While watching a film about the Holocaust, or other genocides, can be difficult, there are many thought-provoking films that are worth your time during Holocaust Memorial Week.
Filmmakers around the world have risen to the challenge of thoughtfully depicting this dark chapter in global history, helping to ensure victims are not forgotten and the circumstances that led to the Holocaust are understood.
There are a number of excellent films available, free to watch to members of our community through Box of Broadcasts and Kanopy.
Here are some suggestions from my curated selection of ambitious and thought-provoking films. Please note that they include scenes of extreme violence, antisemitism, death, and suicide, and explore themes which some viewers may find upsetting.
Directed by Claude Lanzmann, this powerful French documentary includes extensive interviews with survivors, witnesses, and perpetrators. With a running time of over nine hours, it was Lanzmann’s most ambitious project, which took him 11 years to complete.
The interviews are incredibly moving and cover a wide range of topics, including life before the war, deportations to camps, experiences of camp life, and the loss of family and friends.
Interviewees include Filip Müller, one of the few surviving members of the Auschwitz Sonderkommando, a unit of camp prisoners who were forced to work in the crematoria and who were direct eyewitnesses to the mass murder committed by the Nazis.
Müller recounts his experiences in much detail, providing one of the most powerful eye-witness statements ever recorded on camera.
Though Shoah is a very long film, it consists of shorter relatively independent interview segments, so you can watch as much or as little at a time as you prefer.
Son of Saul (Saul fia in Hungarian, 2015)
Directed by László Nemes, Son of Saul won the Grand Prix at the 2015 Cannes Film Festival and the award for Best Foreign Language Film at the 88th Academy Awards.
It was inspired by the book The Scrolls of Auschwitz, which is a collection of documents written in Yiddish, Polish, Greek, and French by the Jewish members of the Auschwitz Sonderkommando, discovered after the war.
Son of Saul focuses on the Hungarian-Jewish prisoner, Saul Ausländer, who as a member of the Sonderkommando is responsible for disposing of the bodies of murdered victims. Nemes’ aim was to make an immersive and visceral film, and as viewers, we follow Saul very closely, experiencing what might be thought of as unimaginable.
Nemes’ artistic technique, which includes the use of disorienting shots, is extremely effective in conveying the emotional impact of the camp experience on the inmates. The film raises many challenging moral questions, including what it means to be human in inhuman conditions.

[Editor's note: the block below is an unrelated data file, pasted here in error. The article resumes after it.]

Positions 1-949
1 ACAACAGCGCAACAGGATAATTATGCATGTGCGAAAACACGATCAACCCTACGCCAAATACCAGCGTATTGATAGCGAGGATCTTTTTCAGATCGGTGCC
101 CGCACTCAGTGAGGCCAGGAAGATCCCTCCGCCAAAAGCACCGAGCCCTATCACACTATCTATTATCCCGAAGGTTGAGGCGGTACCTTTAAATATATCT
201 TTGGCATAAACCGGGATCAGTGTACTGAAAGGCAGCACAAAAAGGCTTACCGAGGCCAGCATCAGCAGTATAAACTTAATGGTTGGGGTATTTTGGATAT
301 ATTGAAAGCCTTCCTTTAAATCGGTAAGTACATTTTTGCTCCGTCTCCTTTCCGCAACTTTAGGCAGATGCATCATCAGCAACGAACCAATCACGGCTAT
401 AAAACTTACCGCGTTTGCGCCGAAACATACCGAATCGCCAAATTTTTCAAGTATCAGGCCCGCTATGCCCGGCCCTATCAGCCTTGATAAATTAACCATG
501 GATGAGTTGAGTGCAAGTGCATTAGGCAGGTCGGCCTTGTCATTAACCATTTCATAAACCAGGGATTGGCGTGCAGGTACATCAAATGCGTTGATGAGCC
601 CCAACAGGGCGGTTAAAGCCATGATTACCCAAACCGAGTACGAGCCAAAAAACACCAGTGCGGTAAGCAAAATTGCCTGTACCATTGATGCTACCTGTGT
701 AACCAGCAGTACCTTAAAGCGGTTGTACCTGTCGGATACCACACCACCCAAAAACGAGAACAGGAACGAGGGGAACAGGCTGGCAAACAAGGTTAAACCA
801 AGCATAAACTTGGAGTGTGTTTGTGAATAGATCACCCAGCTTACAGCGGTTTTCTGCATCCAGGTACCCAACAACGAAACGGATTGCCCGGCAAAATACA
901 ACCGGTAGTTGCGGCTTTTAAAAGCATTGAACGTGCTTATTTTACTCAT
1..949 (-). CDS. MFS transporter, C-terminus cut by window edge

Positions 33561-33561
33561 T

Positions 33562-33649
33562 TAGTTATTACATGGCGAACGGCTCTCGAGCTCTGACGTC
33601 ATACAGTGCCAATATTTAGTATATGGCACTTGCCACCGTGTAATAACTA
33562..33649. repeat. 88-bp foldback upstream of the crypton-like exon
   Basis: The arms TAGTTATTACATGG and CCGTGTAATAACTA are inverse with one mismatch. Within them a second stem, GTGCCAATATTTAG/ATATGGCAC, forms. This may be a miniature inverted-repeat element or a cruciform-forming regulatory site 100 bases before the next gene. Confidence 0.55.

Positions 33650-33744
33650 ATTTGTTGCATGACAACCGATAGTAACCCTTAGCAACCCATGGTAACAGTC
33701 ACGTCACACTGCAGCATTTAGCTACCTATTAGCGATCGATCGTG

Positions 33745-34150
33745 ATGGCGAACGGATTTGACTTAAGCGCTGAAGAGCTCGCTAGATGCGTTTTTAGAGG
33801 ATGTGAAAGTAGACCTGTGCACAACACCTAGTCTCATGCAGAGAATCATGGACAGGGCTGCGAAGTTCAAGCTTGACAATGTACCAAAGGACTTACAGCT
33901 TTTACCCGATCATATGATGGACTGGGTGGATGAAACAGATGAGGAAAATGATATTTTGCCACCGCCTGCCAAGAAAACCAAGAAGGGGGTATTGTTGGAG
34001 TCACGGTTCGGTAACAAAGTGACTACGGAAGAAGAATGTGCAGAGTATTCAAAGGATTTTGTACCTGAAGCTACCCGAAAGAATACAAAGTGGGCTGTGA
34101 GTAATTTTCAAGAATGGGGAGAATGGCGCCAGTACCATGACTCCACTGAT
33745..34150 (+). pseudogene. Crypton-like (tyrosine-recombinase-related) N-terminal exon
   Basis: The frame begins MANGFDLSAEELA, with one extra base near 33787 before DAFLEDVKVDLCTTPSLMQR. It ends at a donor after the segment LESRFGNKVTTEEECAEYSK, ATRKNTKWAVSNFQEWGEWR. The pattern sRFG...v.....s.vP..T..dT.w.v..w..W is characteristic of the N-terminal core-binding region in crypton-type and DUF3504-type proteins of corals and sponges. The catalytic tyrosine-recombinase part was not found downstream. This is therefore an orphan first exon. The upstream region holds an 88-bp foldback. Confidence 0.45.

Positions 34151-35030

This Polish film directed by Paweł Pawlikowski was selected Best Film of 2014 by the European Film Academy and won the 2015 Academy Award for Best Foreign Language Film.
It is set in Poland in the early 1960s, and follows Anna, a young orphaned woman living in a Catholic convent who is about to take vows as a Catholic nun, but is told that she needs to meet her aunt beforehand.
Wanda, Anna’s only surviving relative, informs her that her real name is Ida and that her parents were Jewish and did not survive the war. The two women decide to go on a road trip to find out what happened to Ida’s parents.
Shot in black-and-white, the film offers a poetic exploration of the themes of Holocaust memory, forgetting, and trauma, experienced both at individual and collective levels.
The Counterfeiters (Die Fälscher in German, 2007)
This Austrian-German feature film directed by Stefan Ruzowitzky tells the story of Operation Bernhard, a Nazi plot to destabilise British and American economies by releasing into circulation a large number of forged pound and dollar banknotes.
The film is inspired by the memoirs of the Slovak-Jewish typographer Adolf Burger who belonged to the group of Jewish prisoners selected for Operation Bernhard.
It explores the ethical dilemmas faced by inmates involved in the forgery, raising challenging questions of moral agency and complicity in times of terror.
The Last Laugh (2016)
This provocative documentary directed by Ferne Pearlstein explores the sensitive and controversial topic of the Holocaust and humour, raising the question of whether comic representations and jokes about the Holocaust can ever be funny and play a role in commemorating the victims.
Exploring the nature of comedy and ethics of humour, the film offers valuable yet often conflicting insights from Jewish filmmakers, actors, and stand-up comedians, including Mel Brooks, Sarah Silverman, Gilbert Gottfried, Harry Shearer, and Judy Gold.
It also features Holocaust survivors, such as Renée Firestone, who discuss the important role of humour in the camps. The film offers a fresh and thought-provoking perspective on the ethics of comedy, the limits of humour, and debates on free speech.
For more ideas of what to watch, see Dr Rzepa's full curated list.